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February 14, 2012 > New graduate program provides support, mentorship

New graduate program provides support, mentorship

A Nurse's Journey: From Student to Caregiver

Beginning a new job is always a little scary. For new nursing school graduates, add in the stress of caring for living, breathing, feeling patients, and it can be a hundred times more so-unless, of course, they receive specialized training to ease the transition from student nurse to practicing

In order to bridge this gap between nursing school and professional practice for newly hired nursing school graduates, Washington Hospital has in place a comprehensive new graduate orientation program that ensures these nurses get the knowledge and skills they will need to practice excellent patient care.

"When the new graduates complete the program, they're more comfortable and confident to work with complex cases involving patients with multiple health issues," says Sam Avila, R.N., nurse manager of Washington Hospital's
Simulation Center and New Nursing Graduate Program. "You can't just go from nursing school and jump right into acute care practice. These nurses are going from being students to taking care of someone's family member. We're there to provide the extra information and guidance to become a successful nurse."

Newly hired nurses at Washington Hospital receive clinical training from practitioners from all over the hospital, including respiratory therapists and dietitians. During this period, they also learn about the hospital's quality and
patient safety initiatives, safety standards, and policies and procedures, including compliance with evidence-based protocols and appropriate communication practices, Avila says.

Working Together

The program lasts between eight and 10 weeks, with two and a half weeks of classroom training spread throughout a preceptorship - a period of time in which an experienced nurse is paired with a new graduate to work together, allowing the new grad a chance to learn and apply knowledge and skills in the practice setting with the help of a more seasoned nurse.

During this time, new nursing school graduates - like Amanda Norrish, R.N. - become familiar with everything from the patient populations they serve to the equipment they use. They get an overview of other employees they will come into contact with in their day-to-day operations, as well as a tutorial about every nursing unit, from wound and ostomy care to joint surgery.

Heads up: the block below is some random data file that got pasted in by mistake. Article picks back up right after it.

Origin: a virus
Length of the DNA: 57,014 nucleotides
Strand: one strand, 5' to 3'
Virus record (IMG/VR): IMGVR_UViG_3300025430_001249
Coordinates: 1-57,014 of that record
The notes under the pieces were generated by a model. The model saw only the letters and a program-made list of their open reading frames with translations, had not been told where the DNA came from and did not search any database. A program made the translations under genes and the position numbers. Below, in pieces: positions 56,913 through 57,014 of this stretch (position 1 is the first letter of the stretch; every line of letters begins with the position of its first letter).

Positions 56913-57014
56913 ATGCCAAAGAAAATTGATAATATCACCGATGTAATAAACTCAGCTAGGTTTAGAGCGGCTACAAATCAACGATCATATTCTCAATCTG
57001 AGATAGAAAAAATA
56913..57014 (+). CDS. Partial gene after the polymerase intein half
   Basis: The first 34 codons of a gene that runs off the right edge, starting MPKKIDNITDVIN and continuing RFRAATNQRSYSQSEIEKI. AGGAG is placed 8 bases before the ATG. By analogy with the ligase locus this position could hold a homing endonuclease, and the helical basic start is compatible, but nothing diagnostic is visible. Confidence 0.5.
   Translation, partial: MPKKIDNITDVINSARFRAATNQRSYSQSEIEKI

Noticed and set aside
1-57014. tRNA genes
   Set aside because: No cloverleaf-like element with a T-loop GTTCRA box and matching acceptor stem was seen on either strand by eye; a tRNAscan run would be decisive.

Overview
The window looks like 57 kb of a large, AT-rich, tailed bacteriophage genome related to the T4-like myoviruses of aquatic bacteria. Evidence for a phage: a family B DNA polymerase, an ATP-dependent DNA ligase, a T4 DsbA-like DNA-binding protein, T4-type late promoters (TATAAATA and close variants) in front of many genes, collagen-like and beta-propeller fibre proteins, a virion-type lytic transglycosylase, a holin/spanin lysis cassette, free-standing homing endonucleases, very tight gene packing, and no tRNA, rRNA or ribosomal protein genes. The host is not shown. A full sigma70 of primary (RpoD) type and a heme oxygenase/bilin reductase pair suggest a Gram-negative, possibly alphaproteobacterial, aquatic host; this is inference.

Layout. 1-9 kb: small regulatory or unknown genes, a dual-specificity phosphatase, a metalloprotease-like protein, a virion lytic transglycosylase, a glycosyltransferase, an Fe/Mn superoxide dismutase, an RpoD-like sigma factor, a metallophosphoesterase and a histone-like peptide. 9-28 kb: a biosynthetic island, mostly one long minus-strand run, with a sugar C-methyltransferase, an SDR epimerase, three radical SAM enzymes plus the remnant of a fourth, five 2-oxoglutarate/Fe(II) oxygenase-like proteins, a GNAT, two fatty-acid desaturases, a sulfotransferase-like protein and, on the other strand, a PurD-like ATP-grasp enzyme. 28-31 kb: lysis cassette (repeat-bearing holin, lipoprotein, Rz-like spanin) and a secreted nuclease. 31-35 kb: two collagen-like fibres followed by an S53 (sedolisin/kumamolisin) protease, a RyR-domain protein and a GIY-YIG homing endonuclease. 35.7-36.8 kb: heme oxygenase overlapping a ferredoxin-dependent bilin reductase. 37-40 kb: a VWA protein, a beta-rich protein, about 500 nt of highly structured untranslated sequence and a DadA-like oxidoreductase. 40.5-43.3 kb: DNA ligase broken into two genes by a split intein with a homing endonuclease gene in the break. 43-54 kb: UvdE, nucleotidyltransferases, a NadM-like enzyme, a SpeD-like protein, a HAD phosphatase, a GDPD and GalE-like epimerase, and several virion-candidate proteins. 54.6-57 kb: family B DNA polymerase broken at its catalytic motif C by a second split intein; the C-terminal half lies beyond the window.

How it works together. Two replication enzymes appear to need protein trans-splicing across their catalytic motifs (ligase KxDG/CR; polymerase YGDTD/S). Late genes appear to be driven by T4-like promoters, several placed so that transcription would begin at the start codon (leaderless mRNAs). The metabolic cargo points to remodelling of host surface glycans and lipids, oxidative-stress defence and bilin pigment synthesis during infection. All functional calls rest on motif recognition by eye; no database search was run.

Norrish went through the program when she joined the hospital in April of 2010 after graduating from an entry-level master's degree program in nursing at Samuel Merritt University in Oakland.

"I think the new graduate program helped me gain more confidence and helped me transition into the nursing profession," Norrish recalls, adding that the preceptorship was a vital part of the process. "I think that's really helpful - to
have the one-on-one time with someone a couple of years ahead of you. It's so important to have the opportunity to ask questions."

A Support Team

Norrish says she also appreciated working with ancillary staff and learning about resources available to nurses that aid in patient care, as well as the supportive team environment she enjoyed with other new graduates.

"It was just a really good program to transition from being a student into more of a professional nursing role," she says. "The instructors emphasized the critical thinking aspect of the role as nurse, and they really focused on thinking about each patient as a whole."

Avila says the program plays a significant role in supporting the professionals whose main goal is to provide care in line with the hospital's guiding principle, the Patient First Ethic.

"I think it's really important for us to have the program for both the clinical training and ongoing emotional support that new grads receive, because it is a big adjustment going from student nurse to practicing R.N.," Avila says.

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